Skip to content

Avulsion dynamics and experimental sedimentation (repost)

January 15, 2008

Sorry … this is another re-post … I am incredibly busy with final touches on the dissertation. My adviser is leaving to go out of the country very soon and I need to get his signature before then! It’s going to happen, but I still have some things to take care of. If you’ve been reading this blog for the last year, you’ve seen this before. But, if you are a relatively new to Clastic Detritus … read on!

Last year, I discussed some work being done in experimental sedimentation. I highlighted the work being done by sedimentologists and dynamicists at the University of Minnesota’s St. Anthony Falls Lab in particular.

The video below is from some of their work…I encourage you to explore their data archive if you want to find more. This video shows a time lapse of sedimentation occuring on an experimental delta. This particular experiment nicely shows the dynamics of shifting pathways of sediment transport and/or deposition/erosion, otherwise known as avulsion. The deposit here would be more akin to a braided fan delta as it is not developing long-lived channels with cohesive levees.

The annotation shows where and when avulsion and expansion of channelized flow occurs. Also keep your eye on where deposition is occuring. This interplay of deposition and avulsion continues in a very dynamic (and seemingly unpredictable) fashion. Qualitatively, this isn’t really anything we haven’t known for a long time. The point with these experiments is that we can measure every last little detail. These researchers are really just scratching the surface — eventually they would like to try develop some fundamental quantitative relationships that might lead to predictive guidelines. But, it will take many years of experimentation to amass the data needed to converge on these relationships.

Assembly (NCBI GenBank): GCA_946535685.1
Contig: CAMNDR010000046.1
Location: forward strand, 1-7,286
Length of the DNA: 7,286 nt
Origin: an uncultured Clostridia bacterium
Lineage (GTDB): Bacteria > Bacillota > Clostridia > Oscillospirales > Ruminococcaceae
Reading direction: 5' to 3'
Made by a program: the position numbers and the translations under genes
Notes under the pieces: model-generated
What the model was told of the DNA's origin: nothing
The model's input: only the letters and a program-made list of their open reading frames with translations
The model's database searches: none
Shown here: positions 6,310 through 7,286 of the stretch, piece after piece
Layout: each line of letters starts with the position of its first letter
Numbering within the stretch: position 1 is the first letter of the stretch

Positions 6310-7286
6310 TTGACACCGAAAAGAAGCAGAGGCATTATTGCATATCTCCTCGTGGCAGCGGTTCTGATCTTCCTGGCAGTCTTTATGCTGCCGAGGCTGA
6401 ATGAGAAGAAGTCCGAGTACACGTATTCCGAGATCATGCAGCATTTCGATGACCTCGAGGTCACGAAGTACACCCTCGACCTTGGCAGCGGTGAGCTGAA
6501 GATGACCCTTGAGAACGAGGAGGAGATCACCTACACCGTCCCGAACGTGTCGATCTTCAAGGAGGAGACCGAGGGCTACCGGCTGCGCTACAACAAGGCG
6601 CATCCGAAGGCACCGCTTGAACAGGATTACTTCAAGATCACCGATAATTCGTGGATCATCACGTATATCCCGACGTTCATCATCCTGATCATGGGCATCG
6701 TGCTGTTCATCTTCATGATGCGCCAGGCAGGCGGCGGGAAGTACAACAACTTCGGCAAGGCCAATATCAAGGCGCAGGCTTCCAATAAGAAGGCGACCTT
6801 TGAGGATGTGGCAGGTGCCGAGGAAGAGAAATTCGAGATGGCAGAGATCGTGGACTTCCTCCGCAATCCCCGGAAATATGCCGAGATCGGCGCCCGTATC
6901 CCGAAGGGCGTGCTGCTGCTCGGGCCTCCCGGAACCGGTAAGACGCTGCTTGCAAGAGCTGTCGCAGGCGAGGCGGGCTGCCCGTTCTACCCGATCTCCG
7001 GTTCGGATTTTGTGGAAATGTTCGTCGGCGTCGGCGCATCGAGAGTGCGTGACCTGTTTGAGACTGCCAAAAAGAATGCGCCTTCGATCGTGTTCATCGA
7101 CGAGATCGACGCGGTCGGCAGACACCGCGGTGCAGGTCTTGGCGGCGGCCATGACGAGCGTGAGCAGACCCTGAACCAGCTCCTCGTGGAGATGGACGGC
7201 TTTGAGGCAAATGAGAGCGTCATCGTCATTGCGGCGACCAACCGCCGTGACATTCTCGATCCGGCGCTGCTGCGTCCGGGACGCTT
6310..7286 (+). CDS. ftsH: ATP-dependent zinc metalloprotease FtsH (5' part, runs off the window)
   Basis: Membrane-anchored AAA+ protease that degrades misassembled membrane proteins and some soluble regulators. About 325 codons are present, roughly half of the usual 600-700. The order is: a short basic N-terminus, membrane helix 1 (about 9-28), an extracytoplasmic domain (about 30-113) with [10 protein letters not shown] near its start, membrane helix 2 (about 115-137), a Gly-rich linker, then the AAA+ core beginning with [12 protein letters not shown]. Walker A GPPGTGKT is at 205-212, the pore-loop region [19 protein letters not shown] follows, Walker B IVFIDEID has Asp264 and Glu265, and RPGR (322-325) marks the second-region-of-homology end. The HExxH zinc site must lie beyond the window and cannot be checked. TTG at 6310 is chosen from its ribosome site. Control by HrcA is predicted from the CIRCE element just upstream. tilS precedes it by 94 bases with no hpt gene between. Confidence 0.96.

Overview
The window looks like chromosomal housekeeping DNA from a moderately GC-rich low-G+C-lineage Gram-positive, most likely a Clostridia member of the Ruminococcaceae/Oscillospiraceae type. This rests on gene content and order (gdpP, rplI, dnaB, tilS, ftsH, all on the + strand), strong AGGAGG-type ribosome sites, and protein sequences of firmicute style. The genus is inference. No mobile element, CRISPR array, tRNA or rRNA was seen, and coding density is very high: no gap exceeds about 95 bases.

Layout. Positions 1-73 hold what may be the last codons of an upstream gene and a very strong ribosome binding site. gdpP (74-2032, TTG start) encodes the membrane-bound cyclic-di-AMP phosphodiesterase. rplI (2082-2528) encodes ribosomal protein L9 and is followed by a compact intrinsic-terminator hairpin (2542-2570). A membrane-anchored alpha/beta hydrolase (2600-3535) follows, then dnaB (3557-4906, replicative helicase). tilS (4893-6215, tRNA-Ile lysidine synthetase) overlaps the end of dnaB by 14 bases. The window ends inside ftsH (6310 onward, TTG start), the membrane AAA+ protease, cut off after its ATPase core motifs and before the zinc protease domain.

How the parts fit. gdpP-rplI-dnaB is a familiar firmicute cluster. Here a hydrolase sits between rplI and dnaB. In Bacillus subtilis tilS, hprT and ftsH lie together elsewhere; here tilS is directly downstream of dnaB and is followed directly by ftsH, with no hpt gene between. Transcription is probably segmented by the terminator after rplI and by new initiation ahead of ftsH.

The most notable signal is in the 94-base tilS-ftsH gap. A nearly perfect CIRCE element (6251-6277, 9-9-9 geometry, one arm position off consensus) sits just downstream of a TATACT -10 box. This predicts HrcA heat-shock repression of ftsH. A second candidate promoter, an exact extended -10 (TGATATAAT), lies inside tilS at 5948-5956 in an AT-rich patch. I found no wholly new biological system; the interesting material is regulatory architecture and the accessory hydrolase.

The photo below was on their website several months ago…it shows that they are now experimenting with systems that do produce cohesive levees, which is a key ingredient for understanding the dynamics of most river deltas.


No comments yet

Leave a Reply

Fill in your details below or click an icon to log in: Logo

You are commenting using your account. Log Out /  Change )

Facebook photo

You are commenting using your Facebook account. Log Out /  Change )

Connecting to %s

%d bloggers like this: